Q: Our old set of wheels gave out and my husband and I want to buy a good, used car. What about buying on Craigslist? We’ve heard some good deals are there, but I’m not sure I’d trust it. What do you hear?
— S. Rickett, St. Louis
A: Craigslist has an old-fashioned flea market vibe to it, and that’s both a good and bad thing.
You really never know what you’re going to get when you visit the site, but there are some jewels to be had, as far as used cars go, if you take some precautions.
We’d recommend you start with some homework. Craigslist is, for sure, a viable option for car buyers. The company is expected to earn $99 million in 2010, according to Wall Street estimates, and that’s not chump change. So it’s not like you’re dealing with some fly-by-night operator. Craigslist may have the .org behind its name, but don’t let that fool you — it’s out to make a profit and companies that provide bad customer service experiences usually see those profits threatened.
So it’s in its best interest for Craigslist to give you a good used-car experience.
Start by learning how to best use the site. To save you some time, we checked out the various “how-to” websites on Craigslist and highly recommend About.com’s suite of Craiglist tutorials.
Once you're familiar with the site, apply these used-card buying tips to minimize any potential trouble buying an auto on the site.
Keep it local. You’ll want to drive the car before you buy it, and you should also have it examined by a mechanic for any signs of trouble. That’s not tough to do inside of your own area code. But outside of it is a different story. It’s much easier to check out a local deal than it is a deal three states over.
Don’t agree to have your car shipped to you. Craigslist is upfront with the fact that you should be cautious of having a car shipped to you. Way too often, an offer to ship a car is tied to a scam. You always want to pick the car up yourself. If a seller says that’s not possible, take a pass on the deal.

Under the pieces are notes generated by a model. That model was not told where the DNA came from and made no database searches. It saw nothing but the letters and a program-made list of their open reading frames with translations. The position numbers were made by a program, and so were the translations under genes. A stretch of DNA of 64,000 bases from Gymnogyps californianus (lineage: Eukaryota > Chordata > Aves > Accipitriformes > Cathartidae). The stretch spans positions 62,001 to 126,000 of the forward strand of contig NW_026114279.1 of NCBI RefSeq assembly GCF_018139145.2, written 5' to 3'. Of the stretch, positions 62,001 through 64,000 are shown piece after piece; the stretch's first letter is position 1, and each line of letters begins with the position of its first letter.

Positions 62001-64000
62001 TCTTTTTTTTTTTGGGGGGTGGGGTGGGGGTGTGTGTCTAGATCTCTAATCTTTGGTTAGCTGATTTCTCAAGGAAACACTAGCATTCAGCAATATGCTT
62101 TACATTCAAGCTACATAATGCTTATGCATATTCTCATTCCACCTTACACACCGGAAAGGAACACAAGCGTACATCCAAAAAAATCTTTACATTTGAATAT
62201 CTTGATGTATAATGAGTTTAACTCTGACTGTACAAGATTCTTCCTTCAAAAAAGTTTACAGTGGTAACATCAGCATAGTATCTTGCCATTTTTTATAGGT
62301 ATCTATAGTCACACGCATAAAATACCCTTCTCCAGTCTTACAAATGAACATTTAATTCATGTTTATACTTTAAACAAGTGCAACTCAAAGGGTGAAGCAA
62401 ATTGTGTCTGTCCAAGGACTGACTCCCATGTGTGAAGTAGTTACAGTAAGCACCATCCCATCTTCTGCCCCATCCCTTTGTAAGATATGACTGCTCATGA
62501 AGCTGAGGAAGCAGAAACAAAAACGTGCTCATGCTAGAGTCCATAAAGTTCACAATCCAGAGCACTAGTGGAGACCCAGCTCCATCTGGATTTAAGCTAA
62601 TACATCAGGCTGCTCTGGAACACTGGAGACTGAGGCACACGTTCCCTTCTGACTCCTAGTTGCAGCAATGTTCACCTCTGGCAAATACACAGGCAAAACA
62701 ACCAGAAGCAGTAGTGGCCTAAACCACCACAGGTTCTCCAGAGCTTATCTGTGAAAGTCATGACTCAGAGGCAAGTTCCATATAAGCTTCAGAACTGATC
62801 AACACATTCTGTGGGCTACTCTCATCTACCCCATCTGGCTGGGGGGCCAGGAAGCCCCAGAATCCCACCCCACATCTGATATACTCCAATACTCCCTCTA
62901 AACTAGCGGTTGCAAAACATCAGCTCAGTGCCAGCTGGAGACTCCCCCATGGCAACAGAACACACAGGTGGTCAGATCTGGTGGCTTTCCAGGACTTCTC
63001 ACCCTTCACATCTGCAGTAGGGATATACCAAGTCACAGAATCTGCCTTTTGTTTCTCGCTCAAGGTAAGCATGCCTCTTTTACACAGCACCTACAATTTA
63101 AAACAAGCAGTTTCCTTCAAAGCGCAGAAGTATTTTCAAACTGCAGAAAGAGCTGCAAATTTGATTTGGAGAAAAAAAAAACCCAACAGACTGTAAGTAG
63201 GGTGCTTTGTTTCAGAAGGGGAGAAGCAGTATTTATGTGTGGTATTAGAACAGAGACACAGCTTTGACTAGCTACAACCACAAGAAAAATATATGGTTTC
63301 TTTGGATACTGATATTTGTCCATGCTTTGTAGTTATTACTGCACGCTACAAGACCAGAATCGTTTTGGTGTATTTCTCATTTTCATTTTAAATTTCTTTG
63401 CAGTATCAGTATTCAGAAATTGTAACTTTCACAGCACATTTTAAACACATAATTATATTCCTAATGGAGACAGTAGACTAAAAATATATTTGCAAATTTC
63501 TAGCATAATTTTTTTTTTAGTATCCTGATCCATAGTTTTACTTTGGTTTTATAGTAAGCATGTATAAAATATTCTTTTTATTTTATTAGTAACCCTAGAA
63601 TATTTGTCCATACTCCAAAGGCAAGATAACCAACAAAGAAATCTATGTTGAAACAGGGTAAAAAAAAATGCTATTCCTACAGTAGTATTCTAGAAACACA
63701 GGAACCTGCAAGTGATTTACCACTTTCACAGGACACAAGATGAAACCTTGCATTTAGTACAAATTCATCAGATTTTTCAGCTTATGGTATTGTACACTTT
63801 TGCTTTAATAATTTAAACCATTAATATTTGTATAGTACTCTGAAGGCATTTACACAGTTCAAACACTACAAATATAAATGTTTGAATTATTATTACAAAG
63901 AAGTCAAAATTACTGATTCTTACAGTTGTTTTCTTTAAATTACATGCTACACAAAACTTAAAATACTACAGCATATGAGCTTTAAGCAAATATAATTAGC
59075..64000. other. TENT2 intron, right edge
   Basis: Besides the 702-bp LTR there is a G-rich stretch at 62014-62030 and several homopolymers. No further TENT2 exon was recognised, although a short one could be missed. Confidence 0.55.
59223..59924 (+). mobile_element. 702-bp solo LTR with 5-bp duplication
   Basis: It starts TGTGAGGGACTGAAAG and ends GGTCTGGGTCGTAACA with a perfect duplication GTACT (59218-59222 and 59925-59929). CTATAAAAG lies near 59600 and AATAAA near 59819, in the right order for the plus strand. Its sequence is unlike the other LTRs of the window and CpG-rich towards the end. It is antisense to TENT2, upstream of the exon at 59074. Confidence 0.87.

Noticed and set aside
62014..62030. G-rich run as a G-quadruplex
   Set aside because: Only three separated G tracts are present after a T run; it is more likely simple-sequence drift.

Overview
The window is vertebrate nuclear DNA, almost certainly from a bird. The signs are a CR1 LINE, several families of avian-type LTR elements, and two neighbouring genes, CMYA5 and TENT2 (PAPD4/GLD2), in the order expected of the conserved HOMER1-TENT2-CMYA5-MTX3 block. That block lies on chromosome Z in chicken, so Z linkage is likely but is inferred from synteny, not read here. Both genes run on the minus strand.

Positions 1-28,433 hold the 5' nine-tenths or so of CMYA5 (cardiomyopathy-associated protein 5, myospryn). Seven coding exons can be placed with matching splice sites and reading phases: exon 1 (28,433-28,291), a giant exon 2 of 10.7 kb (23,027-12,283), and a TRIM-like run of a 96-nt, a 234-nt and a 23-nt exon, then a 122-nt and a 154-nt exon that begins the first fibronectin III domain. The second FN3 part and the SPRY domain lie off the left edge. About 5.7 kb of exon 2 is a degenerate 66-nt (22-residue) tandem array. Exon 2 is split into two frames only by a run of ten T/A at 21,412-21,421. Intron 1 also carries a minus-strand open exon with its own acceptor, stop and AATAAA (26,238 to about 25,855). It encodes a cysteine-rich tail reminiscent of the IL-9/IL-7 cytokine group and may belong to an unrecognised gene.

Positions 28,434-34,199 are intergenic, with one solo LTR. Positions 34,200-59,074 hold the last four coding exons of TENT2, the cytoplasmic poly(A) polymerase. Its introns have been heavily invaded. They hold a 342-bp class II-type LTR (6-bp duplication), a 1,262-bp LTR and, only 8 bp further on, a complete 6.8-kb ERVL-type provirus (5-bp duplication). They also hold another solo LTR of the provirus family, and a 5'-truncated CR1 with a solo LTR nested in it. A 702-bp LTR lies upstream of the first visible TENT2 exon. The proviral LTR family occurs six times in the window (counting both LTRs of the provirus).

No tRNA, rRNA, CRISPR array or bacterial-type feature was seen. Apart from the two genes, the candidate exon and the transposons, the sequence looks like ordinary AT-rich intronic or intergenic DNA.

Know the estimated value. Judging a used car’s value is highly subjective. The term “used” connotes dings, dents, wear and tear and other potential trouble spots. But you can still get a good handle on a specific car’s value by checking its blue book value. Websites like Kelley Blue Book can give you a good idea of what to pay for that new set of wheels you admire.
Write up a contract. Nothing fancy here, just something legal that holds both parties accountable in a Craigslist used car transaction. You really don’t even need a lawyer’s help; just a signed document stating what is going down in the transaction and who is responsible for what. Start with this website — it has some good sample used-car agreements.
Never give out personal financial data. There is absolutely no reason why the seller needs your credit card number or your Social Security number. So don’t give it out. Also, don’t pay by cash — the risk of theft is too great. A regular check or a third-party payment service like Pay Pal are better bets.
Always complete the transaction in person. This is a no-brainer, yet people fall victim to scammers all the time. Try to pay the seller in person, and not before you get the keys and paperwork for your new car in your hands. A seller who says, “send me a check and I’ll send you the car” is not to be trusted.
“Trust” is a key word in the Craigslist used-car market. Like former President Ronald Reagan used to say about the Soviet Union, “Trust – but verify.” Words to live by in your used car search. Best of luck.
—For more ways to save, spend, invest and borrow, visit MainStreet.com.